As you likely know by now, California is a community property state. This puts you and your spouse or domestic partner into a legal community of one, as opposed to separate entities. Under this policy, you and your spouse/partner are equal owners of the property, assets, and debt you accumulate from the date of your union. This generally means anything you acquire during your marriage or partnership is owned by the two of you unless it was given to you separately and only through inheritance or gift.
Community property includes homes, vehicles, other real property, furniture, household goods, bank accounts, stock portfolios, other investments, and your earnings. If anything was bought with the earnings that you or your spouse/partner made, it is considered to belong to the community. Your debts belong to the community as well, even if they were incurred by only one of you. Community property could also include pensions plans held by either or both spouses/partners as well as long as those plans were acquired during the marriage or legal domestic partnership. Thus, should your marriage or partnership end, all those assets along with your debts will be divided on a 50-50 basis or as close to that in a distribution that the court would consider fair to both sides.
Need help handling a division of community property and debt in Riverside, Temecula, Corona, or elsewhere in Riverside County? Call Hanson, Gorian, Bradford & Hanich for exceptional legal representation at (951) 506-6654.
Quasi-Community Property in California
To understand quasi-community property, you must first have a grasp on community property. Quasi-community property consists of assets or property that you or your spouse/partner accumulated when living in a state other than California that would have been deemed community property if you had acquired it while living here. This means that whatever you acquired in the other state, such as wages, a home, vehicles, electronics, investments, pensions, etc. would be considered to be quasi-community property back in California. It will be subject to the 50-50 community rule when you move back to California should you dissolve your legal union.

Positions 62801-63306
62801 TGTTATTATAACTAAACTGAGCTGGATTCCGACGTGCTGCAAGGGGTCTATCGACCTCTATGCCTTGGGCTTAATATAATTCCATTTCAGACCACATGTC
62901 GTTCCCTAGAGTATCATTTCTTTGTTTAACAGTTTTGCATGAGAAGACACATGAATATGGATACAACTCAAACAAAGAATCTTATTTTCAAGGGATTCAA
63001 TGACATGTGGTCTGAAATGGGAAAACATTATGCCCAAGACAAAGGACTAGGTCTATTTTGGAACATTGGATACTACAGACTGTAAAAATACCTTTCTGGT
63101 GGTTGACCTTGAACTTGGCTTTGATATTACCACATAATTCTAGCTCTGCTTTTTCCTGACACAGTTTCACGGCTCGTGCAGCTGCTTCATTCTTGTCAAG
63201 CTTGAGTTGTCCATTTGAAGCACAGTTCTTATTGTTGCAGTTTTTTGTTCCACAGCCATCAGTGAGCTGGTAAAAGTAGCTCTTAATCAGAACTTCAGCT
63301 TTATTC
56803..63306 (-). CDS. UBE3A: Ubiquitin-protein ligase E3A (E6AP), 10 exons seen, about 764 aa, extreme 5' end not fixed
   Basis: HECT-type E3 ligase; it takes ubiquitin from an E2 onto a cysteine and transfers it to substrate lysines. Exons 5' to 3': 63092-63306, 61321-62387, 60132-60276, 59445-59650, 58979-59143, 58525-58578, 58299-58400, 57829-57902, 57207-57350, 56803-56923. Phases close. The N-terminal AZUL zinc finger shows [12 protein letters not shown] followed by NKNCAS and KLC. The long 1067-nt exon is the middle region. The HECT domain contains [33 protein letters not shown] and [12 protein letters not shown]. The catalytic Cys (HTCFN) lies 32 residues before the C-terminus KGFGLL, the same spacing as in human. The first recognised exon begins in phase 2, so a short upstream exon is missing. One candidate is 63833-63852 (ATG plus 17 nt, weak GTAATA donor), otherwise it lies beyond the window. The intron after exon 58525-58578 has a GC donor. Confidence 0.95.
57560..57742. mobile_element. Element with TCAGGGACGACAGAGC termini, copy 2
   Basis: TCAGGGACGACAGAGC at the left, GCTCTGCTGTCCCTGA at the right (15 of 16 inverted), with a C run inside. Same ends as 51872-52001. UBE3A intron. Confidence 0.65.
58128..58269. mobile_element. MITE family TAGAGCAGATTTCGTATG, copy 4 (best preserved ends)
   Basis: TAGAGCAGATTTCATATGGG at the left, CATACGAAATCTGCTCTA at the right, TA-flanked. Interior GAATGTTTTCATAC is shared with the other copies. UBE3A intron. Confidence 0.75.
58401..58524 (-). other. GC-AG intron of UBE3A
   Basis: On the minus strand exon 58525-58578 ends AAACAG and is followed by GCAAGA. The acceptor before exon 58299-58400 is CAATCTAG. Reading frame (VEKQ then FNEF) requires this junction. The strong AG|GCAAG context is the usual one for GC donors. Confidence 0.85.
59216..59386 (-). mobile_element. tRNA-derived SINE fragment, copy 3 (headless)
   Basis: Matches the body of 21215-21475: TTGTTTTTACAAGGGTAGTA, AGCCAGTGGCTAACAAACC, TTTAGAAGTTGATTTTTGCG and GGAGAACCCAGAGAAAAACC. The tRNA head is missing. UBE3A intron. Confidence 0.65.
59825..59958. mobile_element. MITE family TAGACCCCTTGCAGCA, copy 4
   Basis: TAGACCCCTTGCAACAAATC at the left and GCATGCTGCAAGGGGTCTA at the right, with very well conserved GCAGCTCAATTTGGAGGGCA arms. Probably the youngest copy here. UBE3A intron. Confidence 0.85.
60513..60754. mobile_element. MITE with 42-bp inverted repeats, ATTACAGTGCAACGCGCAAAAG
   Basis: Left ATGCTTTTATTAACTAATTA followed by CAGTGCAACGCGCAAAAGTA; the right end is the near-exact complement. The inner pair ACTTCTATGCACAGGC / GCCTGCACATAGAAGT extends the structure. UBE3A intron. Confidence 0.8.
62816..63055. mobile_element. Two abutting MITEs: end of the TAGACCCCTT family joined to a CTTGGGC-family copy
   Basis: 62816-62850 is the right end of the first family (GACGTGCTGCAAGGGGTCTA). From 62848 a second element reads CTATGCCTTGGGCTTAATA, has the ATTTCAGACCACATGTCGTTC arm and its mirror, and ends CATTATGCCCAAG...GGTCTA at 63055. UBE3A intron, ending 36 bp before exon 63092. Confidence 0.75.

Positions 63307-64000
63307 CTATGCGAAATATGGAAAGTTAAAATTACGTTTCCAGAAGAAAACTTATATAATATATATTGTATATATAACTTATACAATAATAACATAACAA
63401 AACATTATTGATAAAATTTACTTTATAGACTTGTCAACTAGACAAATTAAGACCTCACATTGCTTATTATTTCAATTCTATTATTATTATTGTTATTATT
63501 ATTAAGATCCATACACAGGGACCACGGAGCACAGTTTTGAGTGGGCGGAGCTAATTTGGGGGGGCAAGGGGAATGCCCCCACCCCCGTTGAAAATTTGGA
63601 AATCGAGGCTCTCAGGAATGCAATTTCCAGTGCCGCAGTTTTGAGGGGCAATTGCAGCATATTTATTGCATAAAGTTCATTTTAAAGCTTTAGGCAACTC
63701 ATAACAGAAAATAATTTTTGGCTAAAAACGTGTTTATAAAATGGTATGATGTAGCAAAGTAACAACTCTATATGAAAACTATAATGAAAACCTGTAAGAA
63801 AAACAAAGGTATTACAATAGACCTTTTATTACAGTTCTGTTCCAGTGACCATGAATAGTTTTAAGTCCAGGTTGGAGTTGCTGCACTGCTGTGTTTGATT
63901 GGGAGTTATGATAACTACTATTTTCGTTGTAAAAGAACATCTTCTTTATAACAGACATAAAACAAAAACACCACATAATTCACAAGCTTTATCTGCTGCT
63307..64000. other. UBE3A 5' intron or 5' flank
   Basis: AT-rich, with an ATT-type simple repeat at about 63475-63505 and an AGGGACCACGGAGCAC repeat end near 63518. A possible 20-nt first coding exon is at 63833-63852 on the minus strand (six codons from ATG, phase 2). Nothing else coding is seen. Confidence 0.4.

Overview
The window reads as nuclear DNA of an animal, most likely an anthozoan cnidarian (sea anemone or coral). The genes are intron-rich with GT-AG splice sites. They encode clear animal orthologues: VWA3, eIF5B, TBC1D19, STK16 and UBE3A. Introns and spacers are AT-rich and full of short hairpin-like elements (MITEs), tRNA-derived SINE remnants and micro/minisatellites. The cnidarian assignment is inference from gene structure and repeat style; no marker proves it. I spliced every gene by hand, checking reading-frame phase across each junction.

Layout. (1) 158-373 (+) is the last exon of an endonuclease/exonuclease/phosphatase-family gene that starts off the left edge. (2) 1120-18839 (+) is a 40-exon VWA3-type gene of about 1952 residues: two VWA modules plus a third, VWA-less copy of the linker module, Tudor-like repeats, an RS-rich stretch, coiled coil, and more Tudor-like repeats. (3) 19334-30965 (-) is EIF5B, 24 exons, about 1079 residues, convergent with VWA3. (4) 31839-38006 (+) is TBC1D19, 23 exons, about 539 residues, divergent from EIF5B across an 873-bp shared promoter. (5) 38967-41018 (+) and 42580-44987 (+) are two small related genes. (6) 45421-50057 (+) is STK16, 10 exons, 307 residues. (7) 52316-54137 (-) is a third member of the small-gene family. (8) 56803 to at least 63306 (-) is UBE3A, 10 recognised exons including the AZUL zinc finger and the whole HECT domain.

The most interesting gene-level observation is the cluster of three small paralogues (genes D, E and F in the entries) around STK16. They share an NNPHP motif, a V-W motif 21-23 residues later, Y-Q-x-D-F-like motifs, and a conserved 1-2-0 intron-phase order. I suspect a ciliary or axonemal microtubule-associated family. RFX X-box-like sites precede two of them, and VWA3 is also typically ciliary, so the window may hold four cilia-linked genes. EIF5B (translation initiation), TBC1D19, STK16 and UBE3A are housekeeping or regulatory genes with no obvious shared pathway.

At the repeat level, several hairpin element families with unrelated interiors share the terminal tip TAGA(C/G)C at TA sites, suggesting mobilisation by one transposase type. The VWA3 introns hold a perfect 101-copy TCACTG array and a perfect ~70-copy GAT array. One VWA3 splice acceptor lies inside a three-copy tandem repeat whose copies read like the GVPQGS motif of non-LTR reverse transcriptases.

As an example, let’s say you and your spouse resided in Oregon for two years during your marriage before you returned to California. While living in Oregon, both of you earned income, you bought a house together, and one of you bought a car. After two years, you decided to return to Riverside where the marriage eventually failed. When undergoing the division of your marital property in the divorce process, the income you earned in Oregon, the home, the car, and any debt accumulated would all be divided equally.
Work with an Exceptional Family Lawyer at Hanson, Gorian, Bradford & Hanich
The division and distribution of marital property and debt can be a complex matter, further complicated by issues such as business interests, professional practices, sophisticated investments, overseas accounts, retirement accounts, pension plans and more. Sorting all this out to come up with a fair settlement often requires the services of other financial experts and appraisers. Our firm is well-versed in discovering, locating, and valuing assets so that your settlement can be resolved fairly and according to law.
Our family law attorneys in Riverside County bring decades of experience to your case and will handle it with competence, care, and a determination to serve your best interests.
Contact us at (951) 506-6654 to book a consultation today.